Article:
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Bump firing is the act of using the recoil of a semi-automatic firearm to fire multiple shots in rapid succession, which very crudely simulates the discharge of a fully automatic firearm. This process involves holding the foregrip with the non-trigger hand, releasing the grip on the firing hand (leaving the trigger finger in its normal position in front of the trigger), pushing the rifle forward in order to apply pressure on the trigger finger from the trigger, and keeping the trigger finger stationary. During a shot, the firearm will recoil considerably ("bump" back) and the trigger will reset itself; then the non-trigger hand would naturally force the firearm back to the original position, pressing the trigger against a stationary finger again, thereby firing successive shots.
This technique is usually used for entertainment, as the drawback of decreased accuracy eliminates any conceivable "tactical" advantage that might be gained.
A similar method can be employed with semi-automatic pistols, in which one hand holds the grip, two fingers are placed in the trigger well, and then the grip hand shoves the weapon forwards while the trigger fingers remain stationary. With revolvers, automatic fire can be simulated by using two trigger fingers firing offset.
All these techniques greatly degrade the accuracy of the firearm, due to the necessary jerking of the weapon, which makes viable aiming impossible. The techniques trade accurate, aimed fire for an increase in the firearm's rate of fire. With bump-firing it is common to "empty the mag" with at least one stoppage. The inaccuracy, difficulty, and ammunition costs render the practice uncommon.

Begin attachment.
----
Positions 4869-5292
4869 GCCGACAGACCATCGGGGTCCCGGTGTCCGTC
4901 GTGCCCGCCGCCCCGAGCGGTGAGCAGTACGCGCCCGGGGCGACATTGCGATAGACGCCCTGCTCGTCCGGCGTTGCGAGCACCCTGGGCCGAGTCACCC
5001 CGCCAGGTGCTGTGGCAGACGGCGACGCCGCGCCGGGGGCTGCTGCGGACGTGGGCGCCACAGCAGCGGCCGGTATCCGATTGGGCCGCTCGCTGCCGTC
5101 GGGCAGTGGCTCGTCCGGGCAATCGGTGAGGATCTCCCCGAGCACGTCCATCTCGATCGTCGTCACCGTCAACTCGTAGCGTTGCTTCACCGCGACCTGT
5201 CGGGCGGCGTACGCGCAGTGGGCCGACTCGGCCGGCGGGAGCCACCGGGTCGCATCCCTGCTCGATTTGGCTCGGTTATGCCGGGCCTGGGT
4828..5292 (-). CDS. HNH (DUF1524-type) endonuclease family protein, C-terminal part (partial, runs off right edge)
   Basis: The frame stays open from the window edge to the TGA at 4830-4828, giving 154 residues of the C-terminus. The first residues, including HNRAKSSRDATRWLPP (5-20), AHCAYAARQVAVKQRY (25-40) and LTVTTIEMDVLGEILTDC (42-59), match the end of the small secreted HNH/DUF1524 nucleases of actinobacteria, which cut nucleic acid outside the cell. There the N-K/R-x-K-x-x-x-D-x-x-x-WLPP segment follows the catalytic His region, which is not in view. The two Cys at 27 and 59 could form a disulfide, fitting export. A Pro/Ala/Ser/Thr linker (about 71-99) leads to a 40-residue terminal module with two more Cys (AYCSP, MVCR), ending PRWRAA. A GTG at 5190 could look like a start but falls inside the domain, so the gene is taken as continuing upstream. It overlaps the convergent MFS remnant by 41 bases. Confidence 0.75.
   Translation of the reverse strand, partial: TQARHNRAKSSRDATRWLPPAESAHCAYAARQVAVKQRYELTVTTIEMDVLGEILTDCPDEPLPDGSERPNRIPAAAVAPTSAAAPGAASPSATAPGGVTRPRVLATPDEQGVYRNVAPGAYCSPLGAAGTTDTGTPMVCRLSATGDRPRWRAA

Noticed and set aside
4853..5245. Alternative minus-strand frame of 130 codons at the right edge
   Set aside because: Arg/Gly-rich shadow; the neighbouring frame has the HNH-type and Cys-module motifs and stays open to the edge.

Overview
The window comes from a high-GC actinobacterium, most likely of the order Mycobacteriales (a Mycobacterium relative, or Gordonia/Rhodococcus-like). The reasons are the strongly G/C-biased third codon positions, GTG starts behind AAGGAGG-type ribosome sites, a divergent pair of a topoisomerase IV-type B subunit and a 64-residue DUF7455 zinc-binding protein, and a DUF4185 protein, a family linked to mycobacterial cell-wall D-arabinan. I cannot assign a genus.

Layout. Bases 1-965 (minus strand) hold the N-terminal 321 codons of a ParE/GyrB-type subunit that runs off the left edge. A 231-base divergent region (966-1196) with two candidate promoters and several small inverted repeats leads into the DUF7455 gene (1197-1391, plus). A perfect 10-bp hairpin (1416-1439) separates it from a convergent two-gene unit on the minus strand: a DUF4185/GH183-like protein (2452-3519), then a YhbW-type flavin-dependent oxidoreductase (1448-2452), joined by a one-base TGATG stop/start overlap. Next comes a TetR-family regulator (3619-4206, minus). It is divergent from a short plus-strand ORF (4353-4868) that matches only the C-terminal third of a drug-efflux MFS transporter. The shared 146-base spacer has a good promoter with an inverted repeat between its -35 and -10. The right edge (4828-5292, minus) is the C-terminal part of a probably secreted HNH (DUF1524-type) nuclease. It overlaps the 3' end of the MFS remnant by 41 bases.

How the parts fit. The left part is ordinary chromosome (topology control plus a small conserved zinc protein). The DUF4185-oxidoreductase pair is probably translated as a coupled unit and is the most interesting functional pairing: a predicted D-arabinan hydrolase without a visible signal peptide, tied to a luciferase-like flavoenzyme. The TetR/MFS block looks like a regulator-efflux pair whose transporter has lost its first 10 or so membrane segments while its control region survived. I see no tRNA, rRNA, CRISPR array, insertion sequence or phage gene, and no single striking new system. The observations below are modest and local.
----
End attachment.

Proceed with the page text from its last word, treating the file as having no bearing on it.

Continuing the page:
Devices (from complicated, specially made triggers to the low-tech rubber band) may be employed in order to aid in the "bumping". However, not all such devices or modifications are legal. A famous example in the United States of America is the case of the Akins Accelerator for the Ruger 10/22. Though the Bureau of Alcohol, Tobacco, Firearms and Explosives (ATF) initially approved the device, they later reversed this ruling, two years after they had approved it for sale. Some states, such as California, ban the manufacture, use, sale, and possession of such devices. Such devices are also prohibited in Canada, as Canadian laws ban "Any electrical or mechanical device that is designed or adapted to operate the trigger mechanism of a semi automatic firearm for the purpose of causing the firearm to discharge cartridges in rapid succession".
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